Newbie here, I am working on a project with a panel of 12 - 15 LEDs(std 5mm through hole LEDs) in paralell. I am currently using a 5V 1A SMPS. I used 330 Ohm resistors for current limiting. It works great! (Schematic in first figure). [enter image description here]

I know using resistors for current limiting is not efficient, moreover I have no control over the brightness of the LEDs.

Now, I want to make upgrades to the panel:

  1. Use a driver IC to save power
  2. Use a POT to control intensity of LEDs1
  3. Do the above 2 points without a Micro controller or a timer IC (Tomake it as simple and cost effective as possible).

Is there any such driver IC(powered by a 5V 1A SMPS) that can take input resistance from a POT and drive 15 RED leds by controlling the intensity of brightness..

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  • \$\begingroup\$ To be clear, you want to control brightness of the whole bank but do not require individual brightness control(which would require extra circuitry)? \$\endgroup\$ – K H Sep 25 '18 at 7:00
  • \$\begingroup\$ Current limiting resistors can be very efficient. With your setup if you reduce the power supply to 2.5 V, you'll get about 88% efficiency using LEDs with a Vf of 2.2V \$\endgroup\$ – Misunderstood Sep 25 '18 at 7:41
  • \$\begingroup\$ @K H, I want to control the brightness of all the LEDs at once \$\endgroup\$ – Akshay Gs Sep 25 '18 at 8:08
  • \$\begingroup\$ Can we get a 2.5V SMPS readily in the market for cheap?? Also if I were to design an SMPS that outputs 2.5V how do we control the brightness of the entire led array \$\endgroup\$ – Akshay Gs Sep 25 '18 at 8:57

How efficient a solution with resistors is depends mainly on the input voltage. So your solution with 5 V power supply and red LEDs is around 40 % efficient (2 V over the LED assumed).

Most of the LED drivers I know of, use a single string of series connected LEDs and regulate the current through the string. With 15 LEDs you are looking at around 30 V (look up the numbers in the datasheet for the forward voltage). So that is the required output voltage of the driver.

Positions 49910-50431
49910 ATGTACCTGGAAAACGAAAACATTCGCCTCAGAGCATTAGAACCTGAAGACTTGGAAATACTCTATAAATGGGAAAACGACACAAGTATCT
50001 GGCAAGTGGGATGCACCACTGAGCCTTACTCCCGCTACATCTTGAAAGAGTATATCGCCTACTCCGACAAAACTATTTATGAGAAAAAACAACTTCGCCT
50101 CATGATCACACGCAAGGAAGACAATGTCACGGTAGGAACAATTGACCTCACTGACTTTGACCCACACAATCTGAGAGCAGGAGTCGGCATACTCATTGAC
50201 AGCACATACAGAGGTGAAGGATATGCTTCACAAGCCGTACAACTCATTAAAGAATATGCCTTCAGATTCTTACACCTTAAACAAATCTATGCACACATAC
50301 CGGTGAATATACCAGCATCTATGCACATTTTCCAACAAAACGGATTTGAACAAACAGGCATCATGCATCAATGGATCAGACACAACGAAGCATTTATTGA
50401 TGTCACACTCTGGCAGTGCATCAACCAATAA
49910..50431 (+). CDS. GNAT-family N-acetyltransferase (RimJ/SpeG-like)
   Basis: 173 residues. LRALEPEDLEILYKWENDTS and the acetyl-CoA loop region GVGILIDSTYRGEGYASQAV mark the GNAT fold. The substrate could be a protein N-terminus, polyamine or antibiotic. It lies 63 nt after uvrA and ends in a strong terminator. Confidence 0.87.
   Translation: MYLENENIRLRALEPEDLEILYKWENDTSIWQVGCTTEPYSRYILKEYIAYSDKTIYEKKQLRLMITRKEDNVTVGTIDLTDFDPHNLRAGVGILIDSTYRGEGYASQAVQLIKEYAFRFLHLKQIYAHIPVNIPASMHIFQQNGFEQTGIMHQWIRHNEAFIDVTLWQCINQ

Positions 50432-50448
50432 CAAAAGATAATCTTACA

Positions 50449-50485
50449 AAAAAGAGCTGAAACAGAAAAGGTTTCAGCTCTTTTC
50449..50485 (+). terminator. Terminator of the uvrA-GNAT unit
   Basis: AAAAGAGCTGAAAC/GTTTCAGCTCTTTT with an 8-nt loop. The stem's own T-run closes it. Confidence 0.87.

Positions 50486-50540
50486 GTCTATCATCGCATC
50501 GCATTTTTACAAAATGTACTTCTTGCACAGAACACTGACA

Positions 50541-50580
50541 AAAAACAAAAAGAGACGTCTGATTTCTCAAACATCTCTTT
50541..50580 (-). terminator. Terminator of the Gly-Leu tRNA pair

With a 5 V input, you need a step up LED driver to make that work. Depending on the driver, the low current you want might be a bit tricky to achieve (around 10 mA). You probably have to calculate the duty cycle of the driver and work out the correct value for the inductor, which might require some fiddling around with the numbers.

The formulas are given in the datasheet usually. Some drivers come with a spreadsheet which allows you to easily calculate the values.

A lot of the drivers come with a dimming input which works analog or with a PWM. You can use the analog dimming with your idea of the potentiometer.

For example the PAM2841 might fit your bill. But there are hundreds of drivers out there and some are probably even better suited for what you are doing.

With this you might be looking at around 80 % efficiency. Beware though, that switch mode power supplies can cause havoc if you do not follow the layout considerations closely. They can be very good at producing electromagnetic interference.

  • \$\begingroup\$ Thanks Arsenal for your wonderful solution, Why not connect all in paralell, and use a buck converter to reduce the voltage output and use PWM to adjust the dimming (by controlling the frequency and duty cycle) This may be cheaper and easier to obtain... \$\endgroup\$ – Akshay Gs Sep 25 '18 at 10:17
  • \$\begingroup\$ @AkshayGs because you cannot control the current through each LED that way. The variance in forward voltage will cause some LEDs to draw more current and other to draw less current. That might cause some LEDs to fail prematurely. Might be okay if you don't need to run it very long or difference in brightness is no concern. \$\endgroup\$ – Arsenal Sep 25 '18 at 13:59

The simplest way is to connect the LEDs in series.
Power them with a Mean Well HLG-40H-36B CC LED driver.
This driver has 88.5% efficiency. Cost ≈ $28.

Connect a 100K pot to the blue/white dimmer wires.
Use a smaller pot if the LEDs cannot handle 1.1 amp.
A 10K pot would allow a maximum of 110 mA.

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I made a PCB with a pot and dip switches to set the current.

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Cree XPE red

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Powered with a Mean Well HLG-40H @ 700 mA

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As seen from my lab window at night @ 300 mA.

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